Wednesday, January 9, 2013

BC Politics

The Trouble With Tankers

A risky way to ship oil

Released by Jane Sterk, BC Green Party

 

he collision of an oil tanker with San Francisco's Bay Bridge provides another example of why increased traffic due to the Kinder Morgan and Enbridge pipeline projects should give British Columbians cause for grave concern, says Green Party of BC Leader Jane Sterk.

 

Fortunately the Overseas Reymar was empty when the San Francisco incident occurred. The tanker sustained "scrapes and dents" the U.S. Coast Guard reported, but no oil was spilled. Had the vessel been fully loaded, and had its collision not been into impact fenders around the bridge, the outcome might have been far more serious.

"This accident occurred on a well known, highly controlled waterway," Ms. Sterk noted. "It shows, once again, that there is no way to assure the risk of disastrous oil spills near either Vancouver or Kitimat would not become a terrible reality if we allow the Enbridge and Kinder Morgan projects to add significantly to the tanker traffic in the Strait of Juan de Fuca and Hecate Strait."

Ms. Sterk noted this is the second time in the last six years a boat has collided with the Bay Bridge. In November, 2007 a container ship Cosco Busan hit a support tower, spilling 53,000 gallons of fuel oil, which fouled 26 miles of shoreline in San Mateo and Marin counties, killing more than 6,800 birds and resulting in $58 million in fines and damage claims.

Both incidents occurred despite stringent regulations, and even though the vessels were in the control of local pilots; both were attributed to poor visibility due to heavy fog. "Accidents happen, despite the best controls," Ms. Sterk noted. "An accident involving a tanker carrying thousands of tonnes of heavy oil would cause irreparable damage to the sensitive marine ecosystems of BC."

She cited a recent incident at Robert's Bank as another example of the risks. The bulk carrier Cape Apricot crashed at the Westshore Terminals coal port at Robert's Bank, slicing through over 100 metres of the causeway, tearing out the coal conveyer system and dumping tonnes of raw coal into the ocean.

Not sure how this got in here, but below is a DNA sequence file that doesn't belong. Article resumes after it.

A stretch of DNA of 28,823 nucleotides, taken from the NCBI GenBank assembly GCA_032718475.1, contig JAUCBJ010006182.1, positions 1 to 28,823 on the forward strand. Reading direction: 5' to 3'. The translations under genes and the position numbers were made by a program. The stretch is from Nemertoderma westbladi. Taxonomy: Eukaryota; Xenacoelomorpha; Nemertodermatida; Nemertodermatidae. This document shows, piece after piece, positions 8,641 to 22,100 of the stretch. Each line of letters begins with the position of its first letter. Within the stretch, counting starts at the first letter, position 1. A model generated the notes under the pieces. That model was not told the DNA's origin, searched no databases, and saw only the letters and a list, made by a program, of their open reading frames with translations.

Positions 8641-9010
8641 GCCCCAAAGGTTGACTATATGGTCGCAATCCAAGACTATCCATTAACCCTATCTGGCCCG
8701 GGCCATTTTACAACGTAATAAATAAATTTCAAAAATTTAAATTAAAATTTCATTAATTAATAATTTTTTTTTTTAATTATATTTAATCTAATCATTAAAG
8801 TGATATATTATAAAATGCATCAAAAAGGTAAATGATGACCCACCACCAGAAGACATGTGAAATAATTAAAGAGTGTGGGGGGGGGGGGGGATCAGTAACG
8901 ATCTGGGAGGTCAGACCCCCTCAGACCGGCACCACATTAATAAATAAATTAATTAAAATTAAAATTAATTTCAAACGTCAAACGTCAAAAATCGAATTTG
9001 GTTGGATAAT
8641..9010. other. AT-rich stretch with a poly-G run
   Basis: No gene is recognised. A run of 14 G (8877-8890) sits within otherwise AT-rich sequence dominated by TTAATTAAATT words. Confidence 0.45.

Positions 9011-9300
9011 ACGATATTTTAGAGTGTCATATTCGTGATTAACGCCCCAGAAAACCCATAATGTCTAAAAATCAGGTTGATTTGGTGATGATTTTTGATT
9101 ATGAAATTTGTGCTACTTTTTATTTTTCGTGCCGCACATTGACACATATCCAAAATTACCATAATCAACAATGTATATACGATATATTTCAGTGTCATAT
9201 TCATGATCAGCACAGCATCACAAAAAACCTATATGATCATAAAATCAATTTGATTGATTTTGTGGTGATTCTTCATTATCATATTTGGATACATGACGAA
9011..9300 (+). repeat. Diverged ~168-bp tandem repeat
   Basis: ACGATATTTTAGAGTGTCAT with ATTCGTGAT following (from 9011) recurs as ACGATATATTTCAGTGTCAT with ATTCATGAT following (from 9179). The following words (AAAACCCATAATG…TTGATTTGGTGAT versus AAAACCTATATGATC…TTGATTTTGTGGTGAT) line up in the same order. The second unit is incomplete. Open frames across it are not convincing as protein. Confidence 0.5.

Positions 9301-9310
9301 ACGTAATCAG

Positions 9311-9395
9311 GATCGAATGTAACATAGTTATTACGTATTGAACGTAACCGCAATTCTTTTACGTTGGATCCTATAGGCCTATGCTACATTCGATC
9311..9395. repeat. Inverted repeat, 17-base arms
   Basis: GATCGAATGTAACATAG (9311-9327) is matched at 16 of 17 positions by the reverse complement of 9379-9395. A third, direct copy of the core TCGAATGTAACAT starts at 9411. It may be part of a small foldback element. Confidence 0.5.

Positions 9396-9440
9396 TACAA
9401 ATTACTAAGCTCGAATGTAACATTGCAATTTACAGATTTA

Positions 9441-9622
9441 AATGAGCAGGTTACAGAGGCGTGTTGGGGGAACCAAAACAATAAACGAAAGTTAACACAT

Ms. Sterk noted that the U.S. Coast Guard has been ordered to conduct a risk assessment in response to a projected 300 percent increase in tanker traffic that would result in the Salish Sea and Juan de Fuca Strait due to the Kinder Morgan proposal. "A supertanker oil spill near our shores would threaten Washington state's thriving coastal economy and thousands of jobs," said Democratic Washington State senator Maria Cantwell.

"The Green Party of BC opposes both the Enbridge and Kinder Morgan projects because they add unacceptable levels of direct risk to BC's environment," Ms. Sterk said. "We also oppose them because they will certainly contribute to continued reliance and increased use of fossil fuels, and to the inevitable consequences of global warming due to greenhouse gas emissions."

For more on the Green Party of BC's sustainable energy and transportation plans please refer to the Green Book 2013 which is available at www.greenparty.bc.ca

 

 

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